Several EU states are fighting a last-ditch battle to thin down the bloc’s most significant change in banking regulation for a decade, as Brussels prepares to set out long-awaited legislation.
The proposed rules will introduce a new capital minimum, or floor, making it harder for banks to use their own internal calculations to decide the size of their capital base.
The European Commission is expected to propose the rules — part of the international Basel III banking reforms — in September or October. But capitals led by Paris, Berlin, Copenhagen and Luxembourg are trying to persuade the commission to moderate the minimum level imposed, according to those involved in the discussions. The way in which the international standards have been drawn up threatens to penalise EU banks, they argue.
Jörg Kukies, deputy finance minister of Germany, told the Financial Times that the Franco-German proposal was “a pragmatic way of ensuring a truthful and compliant Basel implementation on the one hand and respecting the political mandate of [the EU’s economic and financial affairs council] and G20 for no significant increase in capital requirements as well”.
The new rules are due to come into force between 2023 and 2028, delayed by a year because of the pandemic. Some diplomats said the need to foster Europe’s economic recovery from Covid-19 had strengthened the case for the commission to strike a balance.
A new impact assessment by the Copenhagen Economics consultancy commissioned by the European Banking Federation estimated the Basel agreement would leave eurozone banks needing to raise €170bn-€230bn of capital or to cut their lending by €600bn-€700bn to fully rebuild their buffers above minimum levels. The report published on Wednesday added that the rules would raise borrowing costs for EU companies by 0.25 percentage points and wipe 0.4 per cent off gross domestic product.
Central bankers and regulators struck the deal to tighten the rules in 2017, including a contentious “output floor” preventing banks from using risk estimates that are too far below the outputs of a standardised model devised by regulators. The concept caused concern in countries including France, Germany and Nordic states that make heavy use of internal models.
The standards could force banks to raise the amount of capital they hold by more than 10 per cent, according to European Banking Authority calculations. The four states are arguing instead for a so-called “parallel stack” approach that would help prevent a big uplift in capital requirements by subjecting two versions of a bank’s balance sheet to different rules.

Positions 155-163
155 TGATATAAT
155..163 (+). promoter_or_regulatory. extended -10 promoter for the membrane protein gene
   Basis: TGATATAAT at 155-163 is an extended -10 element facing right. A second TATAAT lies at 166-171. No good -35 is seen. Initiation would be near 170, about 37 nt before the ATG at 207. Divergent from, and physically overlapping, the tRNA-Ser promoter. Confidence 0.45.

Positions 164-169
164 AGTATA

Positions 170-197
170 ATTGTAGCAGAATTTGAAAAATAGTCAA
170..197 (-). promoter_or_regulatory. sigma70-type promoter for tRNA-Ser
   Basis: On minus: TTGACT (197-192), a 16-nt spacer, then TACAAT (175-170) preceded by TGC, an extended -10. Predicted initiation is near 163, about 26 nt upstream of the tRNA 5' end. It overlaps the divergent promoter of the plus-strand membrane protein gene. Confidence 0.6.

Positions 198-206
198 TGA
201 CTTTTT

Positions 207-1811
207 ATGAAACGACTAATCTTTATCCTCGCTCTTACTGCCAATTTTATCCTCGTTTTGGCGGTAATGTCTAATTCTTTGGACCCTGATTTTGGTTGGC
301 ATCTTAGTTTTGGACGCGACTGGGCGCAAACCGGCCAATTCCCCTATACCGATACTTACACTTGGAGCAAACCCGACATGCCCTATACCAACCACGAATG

A French official said Paris wanted to “strictly apply the Basel agreement” on the output floor, no more and no less. “It is about finding a way of doing it in Europe that avoids gold-plating and over-transposition,” the official argued. “All in all, any two-digit [per cent] increase in capital requirements would for us be too significant as it goes against the commitment made to the G20.”
The alternative “single stack” approach — which involves blanket application of the rules — is stricter and has been championed by other countries such as the Netherlands, and by the EBA. The EBA’s analysis suggests it would increase capital requirements by 18.5 per cent, leaving the eurozone banking sector with an estimated €52.2bn capital shortfall.
In 2019 the EBA warned that the parallel stack approach was not compliant with the Basel agreement.
Andrea Enria, president of supervision at the European Central Bank, said last month it was “of fundamental importance” that the EU “does not give in to the temptation to introduce creative approaches”, such as a parallel stack rule.
The Dutch government said in a position paper presented to its parliament this week: “In the interest of consistency, simplicity and the robustness of the framework, a single stack approach, which includes the EU-specific capital requirements, should be used.”
An EU official said there had been “pushback on the issue of output floor, because a number of banks worried that capital requirements might shoot up excessively. We think that these increases will be well short of some of the earlier forecasts.”
The commission told the FT: “We will be implementing Basel, including the output floor. We also have to ensure the implementation does not translate into significant increases of capital for the EU banking sector in general. The capacity of the banking sector to finance the economic recovery should be maintained. We think we can achieve that whilst remaining faithful to the key elements of the reform.”
The German government is also concerned that the rules would increase banks’ capital requirements for loans to companies without external credit ratings. Instead it has proposed a hybrid approach based on banks’ internal estimates of a company’s riskiness.
The commission is working on legislation to bring the new regime into force; it will then be finalised by the European Parliament and the Council of EU ministers.